Alicia Keys Reacts to Video of Twin Brothers Listening to Her Song 'Fallin'' for the First Time
Alicia Keys just gained a pair of new fans.
Earlier this month, 22-year-old twin YouTubers Tim and Fred Williams listened to the Grammy award-winning artist's song "Fallin'" for the first time and Keys, 39, couldn't help but respond.
During their viral YouTube series, where they listen to songs that they have never heard before and react to them, the Williams twins agreed at the end of the song that Keys is "a cold-blooded killer," and also suggested that the only reasonable explanation as to her impressive vocal talents is that she is a "robot."
"Trying to figure out how you a person and your voice made like that?" Tim said in the clip. "It's gotta be a robot. What? You gotta be a computer or something, bro. I ain't never heard nothing like that."
On Sunday, Keys reacted to being featured on First Time Hearing: Twins the New Trend, and laughed at the comment by replying to the guys on Twitter, writing, "It's not the first time I've heard people call me a robot but I promise I'm not 🤣😂🤣."
Though the video marked Tim and Fred's first time listening to Keys' hit song — which won the best R&B song category at the 2002 Grammy Awards — it wasn't the first time their YouTube channel has caught the attention of their other musical subjects.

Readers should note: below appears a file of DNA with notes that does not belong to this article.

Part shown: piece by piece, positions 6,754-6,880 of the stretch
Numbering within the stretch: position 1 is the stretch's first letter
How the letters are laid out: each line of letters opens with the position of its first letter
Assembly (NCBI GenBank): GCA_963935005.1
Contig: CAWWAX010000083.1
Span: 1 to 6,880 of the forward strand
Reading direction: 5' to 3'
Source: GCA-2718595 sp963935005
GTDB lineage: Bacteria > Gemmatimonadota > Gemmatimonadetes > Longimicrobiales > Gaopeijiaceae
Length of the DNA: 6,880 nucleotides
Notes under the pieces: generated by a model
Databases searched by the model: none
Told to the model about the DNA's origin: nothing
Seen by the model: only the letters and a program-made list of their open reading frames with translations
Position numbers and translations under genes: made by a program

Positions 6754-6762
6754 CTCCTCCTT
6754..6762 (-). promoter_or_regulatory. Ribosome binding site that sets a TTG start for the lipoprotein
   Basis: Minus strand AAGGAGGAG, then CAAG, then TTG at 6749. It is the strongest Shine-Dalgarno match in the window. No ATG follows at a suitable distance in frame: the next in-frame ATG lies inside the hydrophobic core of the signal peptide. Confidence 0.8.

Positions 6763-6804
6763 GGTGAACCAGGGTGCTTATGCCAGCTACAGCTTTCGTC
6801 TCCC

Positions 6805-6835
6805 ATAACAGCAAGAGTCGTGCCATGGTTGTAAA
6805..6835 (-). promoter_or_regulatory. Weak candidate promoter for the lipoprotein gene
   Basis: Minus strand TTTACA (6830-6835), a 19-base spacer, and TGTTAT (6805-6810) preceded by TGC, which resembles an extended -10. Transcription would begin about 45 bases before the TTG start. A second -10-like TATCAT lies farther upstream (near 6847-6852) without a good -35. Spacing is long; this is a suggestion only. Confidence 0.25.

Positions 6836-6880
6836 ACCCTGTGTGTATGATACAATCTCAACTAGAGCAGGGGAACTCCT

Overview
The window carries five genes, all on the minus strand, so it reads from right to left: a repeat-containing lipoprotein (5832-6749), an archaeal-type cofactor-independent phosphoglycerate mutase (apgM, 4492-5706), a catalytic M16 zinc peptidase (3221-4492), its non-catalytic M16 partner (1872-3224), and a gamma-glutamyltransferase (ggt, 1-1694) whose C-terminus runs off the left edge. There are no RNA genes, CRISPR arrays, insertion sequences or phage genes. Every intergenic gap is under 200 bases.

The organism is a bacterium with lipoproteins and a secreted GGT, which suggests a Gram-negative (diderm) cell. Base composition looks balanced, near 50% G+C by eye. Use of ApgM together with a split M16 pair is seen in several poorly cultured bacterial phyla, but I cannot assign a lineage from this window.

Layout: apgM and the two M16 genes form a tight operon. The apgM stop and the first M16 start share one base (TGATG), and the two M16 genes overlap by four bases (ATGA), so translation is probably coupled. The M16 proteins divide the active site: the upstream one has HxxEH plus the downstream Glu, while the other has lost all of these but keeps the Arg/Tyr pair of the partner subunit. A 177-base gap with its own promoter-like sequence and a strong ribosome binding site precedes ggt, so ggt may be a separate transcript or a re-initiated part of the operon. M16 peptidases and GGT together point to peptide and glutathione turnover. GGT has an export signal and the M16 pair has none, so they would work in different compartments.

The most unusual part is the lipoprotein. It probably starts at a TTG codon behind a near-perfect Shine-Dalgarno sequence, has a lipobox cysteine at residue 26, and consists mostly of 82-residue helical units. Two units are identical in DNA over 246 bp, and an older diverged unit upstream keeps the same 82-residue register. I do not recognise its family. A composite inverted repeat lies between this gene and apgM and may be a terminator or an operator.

Earlier this month, before they uploaded the Keys themed episode to their channel, country music legend Dolly Parton tweeted the brothers' review of her famous jam, "Jolene."
"No point in begging…Jolene already stole these two @Twinsthenewtren - Team Dolly," a tweet from her account read.
WATCH: Twins Go Viral for Hilarious 'First Time Hearing' Videos Showing Them Reacting to Classic Songs
The twins deemed the song "a straight banger," and have also listened to an array of other artists' songs for the first time, including tracks from Queen and Phil Collins to Aerosmith and The Carpenters.
Tim previously spoke with the Los Angeles Times about the viral success of the twins' YouTube channel, which has gained close to 500,000 subscribers.
"The norm, they just follow the trend and listen to whatever everybody else listen to," he told The Times. "And old music before I was born, it's actually good, if you pay attention to it, because back then, you really had to use your voice and sing without AutoTune and everything. ... Nowadays, you got computers and all to do that."
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"I think we were late bloomers of everything," Tim added. "That's why we didn't hear none of this music."
Asked of the reaction to their reactions, Tim shared, "It's been crazy," and added that he's been dodging calls from TV shows and "people hitting us up for deals or people who just want to send us stuff."